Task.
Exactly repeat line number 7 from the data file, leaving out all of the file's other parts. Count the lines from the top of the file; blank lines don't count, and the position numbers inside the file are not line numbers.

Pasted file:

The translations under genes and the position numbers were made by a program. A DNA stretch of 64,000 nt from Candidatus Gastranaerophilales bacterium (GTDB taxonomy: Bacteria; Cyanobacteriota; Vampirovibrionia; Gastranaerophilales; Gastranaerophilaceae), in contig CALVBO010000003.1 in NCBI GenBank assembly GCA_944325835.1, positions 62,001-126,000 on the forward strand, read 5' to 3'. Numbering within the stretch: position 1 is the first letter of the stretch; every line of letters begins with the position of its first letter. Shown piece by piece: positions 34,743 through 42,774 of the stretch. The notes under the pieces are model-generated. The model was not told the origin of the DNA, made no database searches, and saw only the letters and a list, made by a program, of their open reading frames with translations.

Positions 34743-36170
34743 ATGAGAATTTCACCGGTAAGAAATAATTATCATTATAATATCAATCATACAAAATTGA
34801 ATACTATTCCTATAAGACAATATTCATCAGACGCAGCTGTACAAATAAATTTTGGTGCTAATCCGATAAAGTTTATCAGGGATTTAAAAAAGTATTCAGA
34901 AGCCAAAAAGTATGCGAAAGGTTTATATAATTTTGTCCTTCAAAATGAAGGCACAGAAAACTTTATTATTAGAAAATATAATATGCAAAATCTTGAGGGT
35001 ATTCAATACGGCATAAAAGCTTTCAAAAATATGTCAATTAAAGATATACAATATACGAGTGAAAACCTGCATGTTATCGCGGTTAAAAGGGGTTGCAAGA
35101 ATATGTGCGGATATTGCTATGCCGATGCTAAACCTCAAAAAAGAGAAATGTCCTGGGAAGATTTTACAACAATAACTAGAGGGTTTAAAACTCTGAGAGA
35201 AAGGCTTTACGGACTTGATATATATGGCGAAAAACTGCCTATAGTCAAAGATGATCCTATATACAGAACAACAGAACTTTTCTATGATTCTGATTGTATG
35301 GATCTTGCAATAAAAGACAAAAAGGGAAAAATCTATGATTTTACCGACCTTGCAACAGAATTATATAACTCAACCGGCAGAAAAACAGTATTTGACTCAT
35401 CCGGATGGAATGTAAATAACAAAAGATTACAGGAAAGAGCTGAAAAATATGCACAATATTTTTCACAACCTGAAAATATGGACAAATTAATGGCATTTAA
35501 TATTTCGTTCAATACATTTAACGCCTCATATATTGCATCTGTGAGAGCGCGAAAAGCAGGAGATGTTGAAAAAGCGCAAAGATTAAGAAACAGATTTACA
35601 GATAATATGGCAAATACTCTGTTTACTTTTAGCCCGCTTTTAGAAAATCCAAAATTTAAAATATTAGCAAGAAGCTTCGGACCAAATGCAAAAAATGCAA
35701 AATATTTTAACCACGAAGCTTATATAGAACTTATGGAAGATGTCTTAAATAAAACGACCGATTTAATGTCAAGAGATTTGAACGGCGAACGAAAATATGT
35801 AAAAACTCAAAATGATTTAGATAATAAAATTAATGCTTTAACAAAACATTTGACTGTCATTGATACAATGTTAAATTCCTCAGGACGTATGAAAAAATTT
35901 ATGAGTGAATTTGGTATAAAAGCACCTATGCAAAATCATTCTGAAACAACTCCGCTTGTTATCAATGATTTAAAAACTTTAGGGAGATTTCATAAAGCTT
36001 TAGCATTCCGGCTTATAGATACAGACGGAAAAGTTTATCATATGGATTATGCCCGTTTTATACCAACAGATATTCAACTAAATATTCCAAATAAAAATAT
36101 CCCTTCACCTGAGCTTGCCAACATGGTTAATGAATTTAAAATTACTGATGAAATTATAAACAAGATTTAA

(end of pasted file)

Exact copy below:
35101 ATATGTGCGGATATTGCTATGCCGATGCTAAACCTCAAAAAAGAGAAATGTCCTGGGAAGATTTTACAACAATAACTAGAGGGTTTAAAACTCTGAGAGA